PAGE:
Old Guy

Don’t Farrar and Co advise the Queen and members of the Royal Family? Seems these firms are so low key you are getting them mixed up.

Floppy Flaps

Historically Farrers but Harbottle & Lewis get most of the work these days. Meghan & Harry are using Schillings for their current claim now though.

Lawyer

Vardags’ are ‘high profile’ in their own minds only. To the rest of the legal profession they are, quite frankly, a laughing stock.

Lawyers can unionise?

I met Zachary on a PSC course once. Great guy, really wanted me to sign up to the union. Literally stood up and preached about it. Instructor didn’t know what to say.

Uncle Jezza

Well I obviously support the union here

Anonymous

Surely no judge is seriously going to jail an employee for talking about the dress code at a former employer.

Anonymous

What a PR disaster. Sounds very very heavy handed

Union Man

Oh you don’t get me I’m part of the union
You don’t get me I’m part of the union
You don’t get me I’m part of the union
Till the day I die, till the day I die.

Anonymous

So was there an injunction, or was there not an injunction?

A

Sounds like it was the typical conduct of a rich party being aggressive – get the order ex parte and then force a consent order before the inter parties hearing.

Anonymous

It does read that way, but that gives rise to the following questions:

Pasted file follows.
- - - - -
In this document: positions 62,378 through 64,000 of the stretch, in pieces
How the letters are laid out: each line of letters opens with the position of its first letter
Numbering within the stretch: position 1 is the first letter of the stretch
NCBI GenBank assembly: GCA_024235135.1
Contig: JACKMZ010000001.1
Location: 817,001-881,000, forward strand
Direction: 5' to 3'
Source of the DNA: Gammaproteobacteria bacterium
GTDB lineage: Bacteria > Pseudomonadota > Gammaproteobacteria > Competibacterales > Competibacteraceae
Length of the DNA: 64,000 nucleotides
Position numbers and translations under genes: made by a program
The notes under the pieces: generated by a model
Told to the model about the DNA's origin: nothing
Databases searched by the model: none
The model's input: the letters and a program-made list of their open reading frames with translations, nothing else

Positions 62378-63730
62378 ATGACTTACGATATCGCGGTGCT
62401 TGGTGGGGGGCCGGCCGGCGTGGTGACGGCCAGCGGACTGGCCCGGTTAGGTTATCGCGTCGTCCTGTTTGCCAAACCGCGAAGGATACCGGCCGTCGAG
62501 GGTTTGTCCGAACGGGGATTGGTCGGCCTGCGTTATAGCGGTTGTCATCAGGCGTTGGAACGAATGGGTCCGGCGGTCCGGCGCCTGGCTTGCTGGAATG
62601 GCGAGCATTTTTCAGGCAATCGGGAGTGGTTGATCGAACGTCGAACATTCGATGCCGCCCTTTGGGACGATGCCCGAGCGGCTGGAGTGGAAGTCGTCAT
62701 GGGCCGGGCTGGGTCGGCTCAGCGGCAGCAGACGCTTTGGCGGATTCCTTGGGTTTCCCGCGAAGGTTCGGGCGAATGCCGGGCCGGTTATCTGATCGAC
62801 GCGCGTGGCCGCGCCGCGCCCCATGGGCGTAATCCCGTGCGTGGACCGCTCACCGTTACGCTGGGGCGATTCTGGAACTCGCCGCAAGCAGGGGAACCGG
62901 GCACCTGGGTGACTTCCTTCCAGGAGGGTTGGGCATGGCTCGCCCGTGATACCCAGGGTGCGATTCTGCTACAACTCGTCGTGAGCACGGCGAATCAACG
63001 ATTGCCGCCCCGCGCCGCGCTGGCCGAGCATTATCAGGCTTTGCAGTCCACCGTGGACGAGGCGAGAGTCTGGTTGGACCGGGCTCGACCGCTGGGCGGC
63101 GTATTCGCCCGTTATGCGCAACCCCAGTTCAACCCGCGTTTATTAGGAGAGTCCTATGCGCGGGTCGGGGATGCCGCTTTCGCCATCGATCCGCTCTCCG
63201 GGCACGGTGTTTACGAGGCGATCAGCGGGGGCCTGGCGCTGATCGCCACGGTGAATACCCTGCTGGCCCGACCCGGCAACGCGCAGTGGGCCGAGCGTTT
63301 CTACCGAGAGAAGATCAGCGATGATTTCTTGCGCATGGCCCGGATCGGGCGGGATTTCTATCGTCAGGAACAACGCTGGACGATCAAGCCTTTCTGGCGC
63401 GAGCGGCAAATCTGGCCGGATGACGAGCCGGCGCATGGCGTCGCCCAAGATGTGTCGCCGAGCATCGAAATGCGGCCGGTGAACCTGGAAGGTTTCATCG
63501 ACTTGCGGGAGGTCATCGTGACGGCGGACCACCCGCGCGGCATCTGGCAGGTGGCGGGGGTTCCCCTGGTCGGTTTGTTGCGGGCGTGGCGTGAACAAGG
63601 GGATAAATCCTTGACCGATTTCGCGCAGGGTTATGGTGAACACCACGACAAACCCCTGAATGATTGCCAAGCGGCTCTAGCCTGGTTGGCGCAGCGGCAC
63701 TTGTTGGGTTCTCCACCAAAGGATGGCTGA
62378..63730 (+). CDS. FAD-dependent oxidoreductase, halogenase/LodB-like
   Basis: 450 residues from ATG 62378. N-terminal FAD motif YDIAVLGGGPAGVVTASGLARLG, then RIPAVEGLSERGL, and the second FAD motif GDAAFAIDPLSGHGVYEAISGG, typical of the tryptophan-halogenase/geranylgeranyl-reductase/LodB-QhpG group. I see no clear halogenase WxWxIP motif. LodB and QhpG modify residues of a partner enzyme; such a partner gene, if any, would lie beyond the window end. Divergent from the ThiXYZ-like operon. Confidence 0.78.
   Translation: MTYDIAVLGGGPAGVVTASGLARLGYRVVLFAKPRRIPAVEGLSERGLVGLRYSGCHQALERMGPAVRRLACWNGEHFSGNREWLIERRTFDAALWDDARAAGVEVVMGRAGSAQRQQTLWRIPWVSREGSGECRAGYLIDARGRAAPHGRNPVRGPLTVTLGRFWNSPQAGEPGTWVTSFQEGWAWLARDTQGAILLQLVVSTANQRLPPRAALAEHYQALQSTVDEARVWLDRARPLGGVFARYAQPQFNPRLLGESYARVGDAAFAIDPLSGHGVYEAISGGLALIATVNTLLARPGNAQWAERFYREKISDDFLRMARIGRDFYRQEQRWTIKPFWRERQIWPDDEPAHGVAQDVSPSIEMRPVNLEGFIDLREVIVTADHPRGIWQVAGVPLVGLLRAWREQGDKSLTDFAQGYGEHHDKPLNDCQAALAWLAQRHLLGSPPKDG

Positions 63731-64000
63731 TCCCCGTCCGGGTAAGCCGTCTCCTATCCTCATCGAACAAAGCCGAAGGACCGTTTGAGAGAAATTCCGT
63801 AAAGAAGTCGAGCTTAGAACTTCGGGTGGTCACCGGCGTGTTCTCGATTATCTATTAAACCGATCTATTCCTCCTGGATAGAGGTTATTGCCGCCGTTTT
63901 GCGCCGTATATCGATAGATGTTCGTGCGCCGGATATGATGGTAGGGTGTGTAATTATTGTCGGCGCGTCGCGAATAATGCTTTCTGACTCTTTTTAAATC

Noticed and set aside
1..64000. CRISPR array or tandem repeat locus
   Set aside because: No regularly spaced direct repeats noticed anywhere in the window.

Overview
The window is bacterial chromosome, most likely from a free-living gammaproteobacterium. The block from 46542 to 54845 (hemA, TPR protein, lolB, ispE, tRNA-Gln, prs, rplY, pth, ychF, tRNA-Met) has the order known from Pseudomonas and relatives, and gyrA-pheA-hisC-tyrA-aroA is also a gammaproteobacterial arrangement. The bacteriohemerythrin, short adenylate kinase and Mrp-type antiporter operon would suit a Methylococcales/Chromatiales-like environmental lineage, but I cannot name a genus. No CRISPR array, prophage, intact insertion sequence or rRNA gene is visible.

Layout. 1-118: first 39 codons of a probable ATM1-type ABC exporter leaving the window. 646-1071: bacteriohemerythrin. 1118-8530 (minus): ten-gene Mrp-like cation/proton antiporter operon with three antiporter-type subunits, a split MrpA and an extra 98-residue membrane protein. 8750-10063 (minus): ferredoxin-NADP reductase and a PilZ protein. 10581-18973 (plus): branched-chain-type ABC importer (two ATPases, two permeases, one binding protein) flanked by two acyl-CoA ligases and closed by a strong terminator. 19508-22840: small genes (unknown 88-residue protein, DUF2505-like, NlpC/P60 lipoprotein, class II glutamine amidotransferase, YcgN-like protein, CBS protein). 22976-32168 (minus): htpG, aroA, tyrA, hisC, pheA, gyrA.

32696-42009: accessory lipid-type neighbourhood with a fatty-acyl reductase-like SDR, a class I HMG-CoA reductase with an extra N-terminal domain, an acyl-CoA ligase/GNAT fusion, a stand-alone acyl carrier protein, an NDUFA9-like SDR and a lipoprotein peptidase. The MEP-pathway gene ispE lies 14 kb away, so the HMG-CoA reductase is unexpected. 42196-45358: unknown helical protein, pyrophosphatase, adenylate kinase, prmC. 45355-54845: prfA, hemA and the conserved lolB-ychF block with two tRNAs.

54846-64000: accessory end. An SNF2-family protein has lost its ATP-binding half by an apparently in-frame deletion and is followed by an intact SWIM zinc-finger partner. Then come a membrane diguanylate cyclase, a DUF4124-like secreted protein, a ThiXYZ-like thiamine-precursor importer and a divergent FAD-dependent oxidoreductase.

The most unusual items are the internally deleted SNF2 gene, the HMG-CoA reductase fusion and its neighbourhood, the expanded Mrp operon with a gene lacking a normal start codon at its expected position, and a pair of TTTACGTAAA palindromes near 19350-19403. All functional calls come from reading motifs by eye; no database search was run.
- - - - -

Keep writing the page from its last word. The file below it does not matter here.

1) – how did they get an ex-parte in relation to something like dress code advice. They’re supposed to be for serious matters.

2) – why would anyone consent to something like that?

3) – the other side claims the injunction application was refused – was it?

4) there appears to be no record of the transcript or the order – where are they?

Anonymous

Re 2) that is the aggressive part. Tell the poor individual “You can agree to this order and walk away or you can fight it and risk 50k of costs. We have our expensive legal team that is already assembled and prepped standing by.”

Anonymous

Surely this is a bluff though – would the court actually award £50k against someone for fighting an injunction, especially if it related to something like a firm’s dress code?

Anonymous

So what was the actual order?

Anonymous

It is appropriate for an employer to instruct its employees to look sexy? If a male boss told a female employee to look sexy, would this be acceptable? And if there is a requirement for employees to look sexy, is this reflected in its recruitment decisions?

K&E Big Dollar Dollar Boy

What sort of loser joins a legal union?

A

What sort of loser joins Vardags?

fdfd

Comrades, OUT ✊